Tuesday, March 01, 2011

Glorious morning...

...after a gully washing rain last night.  We always know how hard it has rained by how many frogs are in the pool.  Five this morning.  Cute little guys.  Upland chorus frogs.  I learned that in my class last Friday when we caught one, brought it inside, and identified it.

I have learned so much teaching this field biology class.  It's funny how my students and their parents seem to think I know so much.  I do know a bit, but perhaps not as much as they think I do.  What's so great is that teaching is the best way to learn!  Believe me, I know a whole lot more about treefrogs than I did a few weeks ago, and I expect to know a lot more by time we're done. 

I studied biology in college, but it's been a long time.  I've had to dust off a whole lot of stored away knowledge, and I've had to learn many, many new things.  I've had to brush up and I've had to study!  I've been learning from those who are truly experts, and I've been learning from my students.  Quite often, they've made contributions to class discussions, bringing in information that was new to me.  I  love when that happens.

If you are a homeschool mom thinking of teaching a class to a group of students, say in a co-op situation or otherwise, a few words of encouragement:

1.  Love your subject!  This is key.  You won't convey delight to your students if you don't truly care about what you are teaching.  You really can't fake it.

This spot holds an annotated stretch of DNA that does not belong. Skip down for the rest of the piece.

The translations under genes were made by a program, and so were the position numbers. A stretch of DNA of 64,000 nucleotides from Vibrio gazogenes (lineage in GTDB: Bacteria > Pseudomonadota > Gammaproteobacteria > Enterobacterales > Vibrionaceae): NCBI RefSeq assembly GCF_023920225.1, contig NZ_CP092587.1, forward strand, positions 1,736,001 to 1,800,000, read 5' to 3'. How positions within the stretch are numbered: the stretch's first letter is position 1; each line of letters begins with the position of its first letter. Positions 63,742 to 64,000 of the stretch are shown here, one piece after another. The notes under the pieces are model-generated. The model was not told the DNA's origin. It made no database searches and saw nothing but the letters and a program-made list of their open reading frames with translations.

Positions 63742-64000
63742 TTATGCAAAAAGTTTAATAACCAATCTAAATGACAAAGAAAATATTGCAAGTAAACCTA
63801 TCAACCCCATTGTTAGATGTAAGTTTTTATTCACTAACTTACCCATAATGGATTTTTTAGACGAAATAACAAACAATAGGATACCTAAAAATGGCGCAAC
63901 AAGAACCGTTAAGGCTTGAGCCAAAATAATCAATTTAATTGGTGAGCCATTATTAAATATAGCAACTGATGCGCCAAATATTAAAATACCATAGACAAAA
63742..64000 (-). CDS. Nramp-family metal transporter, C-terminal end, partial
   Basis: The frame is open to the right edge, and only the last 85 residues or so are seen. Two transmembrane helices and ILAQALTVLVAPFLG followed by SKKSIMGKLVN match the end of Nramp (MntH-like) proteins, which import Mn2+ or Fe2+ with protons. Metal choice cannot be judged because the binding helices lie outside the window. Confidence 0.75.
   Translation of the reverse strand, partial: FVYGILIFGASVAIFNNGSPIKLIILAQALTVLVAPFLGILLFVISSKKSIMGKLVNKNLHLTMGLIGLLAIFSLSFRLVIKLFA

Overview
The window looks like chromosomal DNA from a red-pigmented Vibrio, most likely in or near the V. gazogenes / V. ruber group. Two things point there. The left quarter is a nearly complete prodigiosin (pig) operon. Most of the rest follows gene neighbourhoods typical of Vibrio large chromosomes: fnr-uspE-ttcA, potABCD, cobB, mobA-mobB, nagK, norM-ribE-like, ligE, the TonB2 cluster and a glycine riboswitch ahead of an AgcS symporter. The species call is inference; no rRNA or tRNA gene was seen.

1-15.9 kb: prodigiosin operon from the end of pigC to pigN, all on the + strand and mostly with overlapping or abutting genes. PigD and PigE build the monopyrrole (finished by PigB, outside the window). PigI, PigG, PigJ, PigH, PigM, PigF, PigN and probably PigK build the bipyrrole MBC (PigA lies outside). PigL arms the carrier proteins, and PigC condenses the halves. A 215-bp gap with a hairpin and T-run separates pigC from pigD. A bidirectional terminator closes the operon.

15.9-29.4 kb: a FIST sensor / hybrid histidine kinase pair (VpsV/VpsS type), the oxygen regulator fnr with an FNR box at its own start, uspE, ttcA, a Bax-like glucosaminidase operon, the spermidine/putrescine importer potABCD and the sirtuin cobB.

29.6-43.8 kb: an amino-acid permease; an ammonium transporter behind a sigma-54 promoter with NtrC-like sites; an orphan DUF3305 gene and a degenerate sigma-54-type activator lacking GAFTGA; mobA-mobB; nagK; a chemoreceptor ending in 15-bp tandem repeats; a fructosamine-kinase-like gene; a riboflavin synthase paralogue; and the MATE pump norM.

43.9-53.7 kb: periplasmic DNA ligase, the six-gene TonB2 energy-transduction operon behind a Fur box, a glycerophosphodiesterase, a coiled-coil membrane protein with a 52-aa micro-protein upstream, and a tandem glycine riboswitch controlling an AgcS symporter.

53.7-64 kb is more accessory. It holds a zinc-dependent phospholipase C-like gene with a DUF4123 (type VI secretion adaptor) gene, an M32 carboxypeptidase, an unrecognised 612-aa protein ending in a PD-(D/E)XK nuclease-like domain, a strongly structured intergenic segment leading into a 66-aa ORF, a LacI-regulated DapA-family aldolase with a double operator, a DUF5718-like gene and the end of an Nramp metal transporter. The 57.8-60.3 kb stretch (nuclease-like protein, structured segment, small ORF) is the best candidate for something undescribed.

2.  Work hard.  Read widely. Spend time in the stacks at the library and find the best books.  See what others recommend. Browse on amazon or other websites that sell books related to your subject.  Read book reviews and then buy as many books for yourself as you can afford.  Start building your own library on your subject.  That way when you can share your favorite books with your students, inside of class and out. 

3.  Search for the experts in your community and utilize their expertise - class speakers, field trips, visits to places of interest with people who know them well.  You don't have the be the expert, but if you can befriend the folks who are, your students will benefit. 

That's all for now.  But more is coming...

I've been asked a lot of questions lately about making the transition in homeschooling from the young years through middle school and on to high school year.   Why are people asking me?  Well, because I'm old, for one thing.  Also, because I have six children who have made that transition.  One is still in high school, three in college, and two on to adult life.  Like I said, I'm old.  I'm a grandmother, for heaven's sake!

So, if you'll bear with me for a bit (because what I really want to be doing the rest of this week is cutting out quilt squares), I promise you a post or two before long on making that transition.

For now, I'm getting back outside to enjoy what remains of this glorious day.

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